Media critic

The quote-approval story is showing some legs as it stretches into its second week in the journo-newsiverse. On July 15, Jeremy W. Peters of the New York Times wrote about the Washington-centric institution in which sources are allowed to veto — and reword — quotes attributed to them by reporters.

Editors spanning this content area took note. The New York Times, for instance, signaled that it was reviewing its policies on this practice. The Associated Press announced it doesn’t play this game. And more recently, McClatchy and the National Journal disapproved quote approval. Here’s the memo from Ron Fournier, editor in chief of the National Journal Group:

I’m sure you have been following the dust up over government officials demanding that news organizations permit them to clear their quotes .

Frankly, I’m not sure why there is a controversy. Our policy and common sense dictate that we don’t allow public officials to edit NJ coverage.

A quotation is just as important as any other paragraph in your story. If not, you wouldn’t include it.

So how is ceding control of an interview or quote any different than letting a press secretary edit any other paragraph? The entire story? All your stories? It’s not. Don’t do it.

If a public official wants to use NJ as a platform for his/her point of view, the price of admission is a quote that is on-record, unedited and unadulterated. Proposed exceptions can be discussed case-by-case with your editor.

We can’t hold leaders accountable while allowing them to pull our punches.

Ask any question via email or at next week’s brownbag — Friday, noon, in the boardroom. Major Garrett will lead us in discussion of what he calls “the slippery-slope this practice has become.”

That slope is greased by terminology. The very notion of something called “quote approval” inherently offends journalists and anyone who cares about accountability. As Fournier suggests, little deliberation is required to stiff any official who tells you before an interview, “I must approve all quotes.”

Yet quote approval doesn’t always unfold under such patently objectionable terms. Sources will often tell a reporter that their comments are off the record or on background, before adding: Just let me know if you want to move anything to on the record.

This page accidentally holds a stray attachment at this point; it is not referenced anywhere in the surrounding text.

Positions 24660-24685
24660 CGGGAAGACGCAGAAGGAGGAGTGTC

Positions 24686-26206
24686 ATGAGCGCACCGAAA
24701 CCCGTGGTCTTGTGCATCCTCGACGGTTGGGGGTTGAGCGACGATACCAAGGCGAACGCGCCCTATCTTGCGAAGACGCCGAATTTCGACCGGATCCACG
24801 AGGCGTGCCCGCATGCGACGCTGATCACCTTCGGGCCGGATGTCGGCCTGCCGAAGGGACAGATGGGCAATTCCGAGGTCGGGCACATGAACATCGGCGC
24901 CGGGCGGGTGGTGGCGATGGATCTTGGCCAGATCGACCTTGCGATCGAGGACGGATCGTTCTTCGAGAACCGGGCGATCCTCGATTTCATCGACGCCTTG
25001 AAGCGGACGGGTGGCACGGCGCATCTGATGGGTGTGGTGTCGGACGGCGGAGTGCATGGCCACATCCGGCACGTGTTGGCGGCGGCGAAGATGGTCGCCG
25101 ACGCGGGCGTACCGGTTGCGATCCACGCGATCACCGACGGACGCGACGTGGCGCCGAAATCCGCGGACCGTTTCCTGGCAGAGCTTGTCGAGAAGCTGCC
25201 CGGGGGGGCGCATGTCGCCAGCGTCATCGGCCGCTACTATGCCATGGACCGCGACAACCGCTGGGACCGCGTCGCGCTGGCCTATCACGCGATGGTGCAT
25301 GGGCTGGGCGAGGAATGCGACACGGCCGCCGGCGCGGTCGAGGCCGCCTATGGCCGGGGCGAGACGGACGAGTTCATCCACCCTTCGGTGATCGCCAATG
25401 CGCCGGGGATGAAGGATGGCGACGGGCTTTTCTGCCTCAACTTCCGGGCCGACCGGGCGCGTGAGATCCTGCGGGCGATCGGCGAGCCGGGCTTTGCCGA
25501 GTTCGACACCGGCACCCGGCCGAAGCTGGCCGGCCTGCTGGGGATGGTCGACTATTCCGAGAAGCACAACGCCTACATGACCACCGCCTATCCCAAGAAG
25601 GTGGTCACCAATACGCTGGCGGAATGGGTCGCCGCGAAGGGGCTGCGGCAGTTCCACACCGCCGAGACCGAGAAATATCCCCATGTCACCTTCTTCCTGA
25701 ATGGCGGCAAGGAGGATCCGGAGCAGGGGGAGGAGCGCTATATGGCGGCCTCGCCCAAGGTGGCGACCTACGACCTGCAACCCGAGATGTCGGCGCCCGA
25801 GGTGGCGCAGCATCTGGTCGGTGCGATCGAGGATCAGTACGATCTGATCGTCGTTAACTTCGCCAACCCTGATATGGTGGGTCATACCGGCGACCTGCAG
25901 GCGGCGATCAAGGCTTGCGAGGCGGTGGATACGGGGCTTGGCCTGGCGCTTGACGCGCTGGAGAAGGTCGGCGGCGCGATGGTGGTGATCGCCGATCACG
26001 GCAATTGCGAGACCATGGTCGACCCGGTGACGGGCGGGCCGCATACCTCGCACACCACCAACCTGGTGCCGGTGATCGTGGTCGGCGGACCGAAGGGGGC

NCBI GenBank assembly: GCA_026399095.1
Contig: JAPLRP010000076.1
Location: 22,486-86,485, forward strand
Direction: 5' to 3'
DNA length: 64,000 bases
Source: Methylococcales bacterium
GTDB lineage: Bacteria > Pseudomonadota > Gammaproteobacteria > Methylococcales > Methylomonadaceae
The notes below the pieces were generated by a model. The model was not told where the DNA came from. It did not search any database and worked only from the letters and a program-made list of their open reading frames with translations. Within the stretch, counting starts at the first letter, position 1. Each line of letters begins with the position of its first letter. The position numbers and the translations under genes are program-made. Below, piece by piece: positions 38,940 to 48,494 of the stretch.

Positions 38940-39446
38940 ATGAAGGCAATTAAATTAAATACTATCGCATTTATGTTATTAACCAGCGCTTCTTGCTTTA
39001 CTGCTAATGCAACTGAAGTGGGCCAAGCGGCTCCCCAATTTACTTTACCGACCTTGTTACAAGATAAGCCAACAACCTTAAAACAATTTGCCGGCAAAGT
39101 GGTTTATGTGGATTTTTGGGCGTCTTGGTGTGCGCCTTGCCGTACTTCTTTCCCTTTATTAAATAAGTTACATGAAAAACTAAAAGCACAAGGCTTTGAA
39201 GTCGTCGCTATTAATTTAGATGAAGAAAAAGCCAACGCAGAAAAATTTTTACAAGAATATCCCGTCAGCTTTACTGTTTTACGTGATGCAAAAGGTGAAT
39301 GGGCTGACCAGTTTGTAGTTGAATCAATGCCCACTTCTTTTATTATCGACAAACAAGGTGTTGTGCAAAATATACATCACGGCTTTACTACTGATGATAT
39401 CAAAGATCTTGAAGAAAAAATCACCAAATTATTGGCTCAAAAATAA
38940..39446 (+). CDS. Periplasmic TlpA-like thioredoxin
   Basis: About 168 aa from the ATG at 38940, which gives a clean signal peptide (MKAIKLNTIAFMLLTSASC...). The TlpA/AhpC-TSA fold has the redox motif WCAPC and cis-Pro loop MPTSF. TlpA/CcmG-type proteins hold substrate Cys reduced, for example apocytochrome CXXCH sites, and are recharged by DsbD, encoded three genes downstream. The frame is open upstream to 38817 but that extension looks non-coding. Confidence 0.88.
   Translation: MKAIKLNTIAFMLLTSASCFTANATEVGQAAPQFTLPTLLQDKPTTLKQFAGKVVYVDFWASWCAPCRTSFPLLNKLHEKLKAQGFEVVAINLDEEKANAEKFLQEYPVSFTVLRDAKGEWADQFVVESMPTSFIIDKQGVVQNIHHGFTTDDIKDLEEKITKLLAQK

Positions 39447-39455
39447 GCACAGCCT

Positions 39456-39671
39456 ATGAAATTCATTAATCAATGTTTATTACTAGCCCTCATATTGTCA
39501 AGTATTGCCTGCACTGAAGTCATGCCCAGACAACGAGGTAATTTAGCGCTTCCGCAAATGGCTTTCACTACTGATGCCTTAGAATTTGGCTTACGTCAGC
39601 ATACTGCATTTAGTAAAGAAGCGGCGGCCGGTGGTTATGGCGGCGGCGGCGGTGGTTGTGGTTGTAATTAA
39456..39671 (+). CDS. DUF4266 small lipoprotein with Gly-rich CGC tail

That’s a quasi-quote-approval scheme, if not the precise variation discussed in the New York Times story. Peters of the New York Times says that he was highlighting “something much more systematic” than moving something from background to on-the-record, which he says is “common and far less problematic.” The Post’s Karen Tumulty addressed it in a chat last week:

Sometimes, they want a chance to discuss something on background first — and I often find it very useful to listen to a source as he or she sorts through his or her own thoughts on a subject. Often, the alternative here is that you don’t talk to the source at all.

Today I asked Fournier whether such a migration — of comments that go from one basis to another — would run afoul of National Journal’s rules. “No, there’d be nothing stopping you from doing that,” says Fournier. However, if the source demanded this change and that change and, oh, this other change to the text, “now you’re on a slippery slope,” he says. The AP told’s Steve Myers that it’s okay with basis migration.

The key, says Fournier, is control: Reporters need to maintain it. “What I’m doing is what my editors did for me at AP — they gave me control of the relationship. I’m letting my reporters know that they don’t have to be in a position where sources edit quotes, and sources don’t determine ground rules for conversations,” he says.

Nor is he stopping there. Fournier is giving his people carte blanche to blow up the comfy rules of engagement in official Washington: If one of his reporters is on one of those “background briefing” conference calls, he’d stand by the reporter saying something like this: “Sorry, but this is a conference call . . . and I’m letting you know that it’s going to be on the record.”

An inspirational message right there. Not to mention, a touch idealistic. As Jack Shafer mentioned in that chat: “Another aspect to Washington/campaign reporting is that reporters outnumber important sources by 100-1.” That means trouble for leverage.

A take: Though basis migration isn’t as systematic as the setup described in the New York Times story, it lives in the same apartment complex. As long as it’s an approved MO, editors like Fournier will need to practice daily vigilance to keep it from straying into corrupt corridors.

Whatever the case, Fournier doesn’t want the young journalists in his shop to get the notion that quote-approval is SOP: “It makes me sad to think that there are reporters coming out of college who . . . think they’re going to have to spend their entire careers getting their quotes cleared. What my memo says is you don’t have to do that,” he says.